An Ocean Journey with Whale Sharks and WildAid
It is 5 a.m when I awake on Isla Mujeres, a tiny island off the coast of Cancun. I am on a WildAid Expedition with my boyfriend and his family. We board a 32-foot fishing boat at 6 a.m. and head two hours out to sea, searching for the world’s largest gathering of whale sharks. Every year, between 300-500 whale sharks congregate in this area around the full moon during the third week in July.
My adrenaline overwhelms me as the boat is surrounded by these beautiful sharks that are circling around the boat. They grow from 30-60 feet in length and weigh up to 30-40 tons. I should point out here that although I like to scuba dive, I am scared to death to jump into the water with just my mask and fins.
In order to protect the whale sharks, only three people are allowed in the water at a time. Two groups of people go ahead of me, but I can feel my heart pounding in my chest as my turn gets closer and closer. Our guide is world-renowned photographer Jim Abernethy.
Jim looks deep into my eyes and says, “Keir, you have to trust me. You will be okay. Take deep breaths and remember: your suit is buoyant and so are you. Trust me. Now jump!”
In life, you’ll never regret what you did as much as what you didn’t do. I decide to trust him–and I jump into the water.
Jim is holding my hand and I feel safe as we swim…and suddenly, I am eye to eye with my first whale shark! Thirty five feet long, light gray with white dappled spots, it is like swimming alongside a school bus.
I swim to the side to get out of the way, and as I turn, another whale shark, and another, and another… around 300 whales sharks, swimming quietly in the ocean. All I can hear is the meditative sound of my breath through my snorkel, in and out, in and out.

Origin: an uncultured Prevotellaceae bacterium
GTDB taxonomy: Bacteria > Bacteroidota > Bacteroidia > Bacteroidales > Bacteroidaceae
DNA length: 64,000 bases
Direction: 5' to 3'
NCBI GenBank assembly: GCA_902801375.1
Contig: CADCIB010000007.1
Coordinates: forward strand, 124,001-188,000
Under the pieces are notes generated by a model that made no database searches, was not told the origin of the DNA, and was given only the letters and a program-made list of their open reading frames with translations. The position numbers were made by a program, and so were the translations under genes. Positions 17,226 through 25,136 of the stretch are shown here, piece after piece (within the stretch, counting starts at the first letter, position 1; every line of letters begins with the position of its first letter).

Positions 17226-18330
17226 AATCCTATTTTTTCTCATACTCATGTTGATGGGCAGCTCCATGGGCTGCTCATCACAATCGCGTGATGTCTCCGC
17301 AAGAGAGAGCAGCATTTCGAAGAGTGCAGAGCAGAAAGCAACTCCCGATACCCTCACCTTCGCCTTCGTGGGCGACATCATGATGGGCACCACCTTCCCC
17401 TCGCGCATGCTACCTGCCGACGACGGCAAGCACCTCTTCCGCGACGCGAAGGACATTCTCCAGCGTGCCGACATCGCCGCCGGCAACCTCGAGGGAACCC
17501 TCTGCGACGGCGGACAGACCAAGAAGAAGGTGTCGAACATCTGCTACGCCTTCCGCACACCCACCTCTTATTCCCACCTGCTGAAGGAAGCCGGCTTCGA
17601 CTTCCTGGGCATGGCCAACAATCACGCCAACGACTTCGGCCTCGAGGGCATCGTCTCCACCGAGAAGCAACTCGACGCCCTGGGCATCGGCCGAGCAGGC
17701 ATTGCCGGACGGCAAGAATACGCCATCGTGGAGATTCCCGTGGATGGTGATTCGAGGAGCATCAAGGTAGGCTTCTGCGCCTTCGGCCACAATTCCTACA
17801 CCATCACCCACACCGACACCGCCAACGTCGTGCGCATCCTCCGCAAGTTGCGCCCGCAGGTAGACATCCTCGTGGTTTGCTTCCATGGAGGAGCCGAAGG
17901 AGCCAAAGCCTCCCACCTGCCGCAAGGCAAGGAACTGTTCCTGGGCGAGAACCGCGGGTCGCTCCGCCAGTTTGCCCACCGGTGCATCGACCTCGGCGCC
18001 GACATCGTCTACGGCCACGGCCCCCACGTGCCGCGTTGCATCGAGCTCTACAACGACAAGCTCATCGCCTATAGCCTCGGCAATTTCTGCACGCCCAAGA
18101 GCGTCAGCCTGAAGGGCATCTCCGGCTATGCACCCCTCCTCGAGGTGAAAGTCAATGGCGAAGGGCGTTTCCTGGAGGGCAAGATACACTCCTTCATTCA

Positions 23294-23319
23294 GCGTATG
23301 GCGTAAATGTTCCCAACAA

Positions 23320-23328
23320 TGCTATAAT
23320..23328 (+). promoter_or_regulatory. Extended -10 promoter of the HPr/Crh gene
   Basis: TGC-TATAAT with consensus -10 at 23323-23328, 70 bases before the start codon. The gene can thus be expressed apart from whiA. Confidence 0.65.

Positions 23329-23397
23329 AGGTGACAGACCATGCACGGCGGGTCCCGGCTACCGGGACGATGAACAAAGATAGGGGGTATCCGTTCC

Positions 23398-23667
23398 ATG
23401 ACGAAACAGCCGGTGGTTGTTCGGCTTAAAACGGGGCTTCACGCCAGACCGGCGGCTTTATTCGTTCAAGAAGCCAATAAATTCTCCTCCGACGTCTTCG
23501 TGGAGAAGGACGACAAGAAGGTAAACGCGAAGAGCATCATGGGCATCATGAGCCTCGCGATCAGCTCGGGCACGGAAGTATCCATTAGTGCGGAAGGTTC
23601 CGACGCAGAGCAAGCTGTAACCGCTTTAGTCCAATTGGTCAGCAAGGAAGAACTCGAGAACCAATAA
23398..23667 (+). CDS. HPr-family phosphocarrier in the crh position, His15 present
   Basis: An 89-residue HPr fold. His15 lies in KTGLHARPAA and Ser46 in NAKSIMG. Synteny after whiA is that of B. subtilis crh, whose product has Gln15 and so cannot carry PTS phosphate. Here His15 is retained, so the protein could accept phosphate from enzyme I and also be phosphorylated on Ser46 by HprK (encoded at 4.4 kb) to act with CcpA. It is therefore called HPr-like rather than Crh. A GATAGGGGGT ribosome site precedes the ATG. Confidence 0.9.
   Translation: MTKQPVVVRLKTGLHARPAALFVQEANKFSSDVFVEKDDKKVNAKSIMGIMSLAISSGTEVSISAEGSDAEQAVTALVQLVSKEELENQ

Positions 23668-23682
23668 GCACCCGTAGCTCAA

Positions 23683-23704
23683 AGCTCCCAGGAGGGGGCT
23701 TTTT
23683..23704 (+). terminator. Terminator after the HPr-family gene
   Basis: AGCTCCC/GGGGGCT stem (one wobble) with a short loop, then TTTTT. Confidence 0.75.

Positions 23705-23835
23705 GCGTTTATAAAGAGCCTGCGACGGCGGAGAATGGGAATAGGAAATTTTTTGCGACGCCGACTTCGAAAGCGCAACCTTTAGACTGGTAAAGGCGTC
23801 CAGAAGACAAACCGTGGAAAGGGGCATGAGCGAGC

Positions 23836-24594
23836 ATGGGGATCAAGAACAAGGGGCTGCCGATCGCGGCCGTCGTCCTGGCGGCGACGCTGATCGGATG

The whole experience is hypnotic and humbling beyond words. To be swimming alongside sharks that are so large they practically don’t even know you’re there helps you realize just how important and connected all living things are. In the water, we see manta rays and sailfish in addition to all the sharks.
In the evenings back on Isla Mujeres, the WildAid team, teaches us about their preservation work. . . .
As well as provides us with delicious dinners every night.
Some facts I learned while on this WildAid expedition, are that every year:
* 73 million Sharks are killed for shark fin soup
* 35,000 Elephants are killed for their ivory
* 150 Tigers are killed for their body parts
* In 2012, 660 rhinos were killed for their horns
The illegal wildlife trade is estimated to be worth over $10 billion (USD) per year and has drastically reduced many wildlife populations around the world. Many species, including sharks, tigers, rhinos, and elephants, have existed on our planet for millions of years and sit at the top of their food chains with no natural predators, except humans. The devastation caused by killing sharks is far greater than one could imagine. Sharks have helped maintain the balance of marine life in our oceans for the past 400 years. Research demonstrates that massive depletion of sharks is having cascading effects throughout our oceans. An estimated 1/3 of open-ocean shark species are currently threatened with extinction, with certain populations experiencing a 99% population decline.
Since 2000, WildAId’s Shark Conservation Program has successfully elevated the international profile of sharks and has highlighted the importance of global shark conservation, including achievement of finning legislation in the European Union, victories in key US states and UN resolution addressing shark finning problem. Their motto is “When the buying stops, the killing stops too!”. You can learn more about this amazing organization and the important work they do at www.wildaid.org.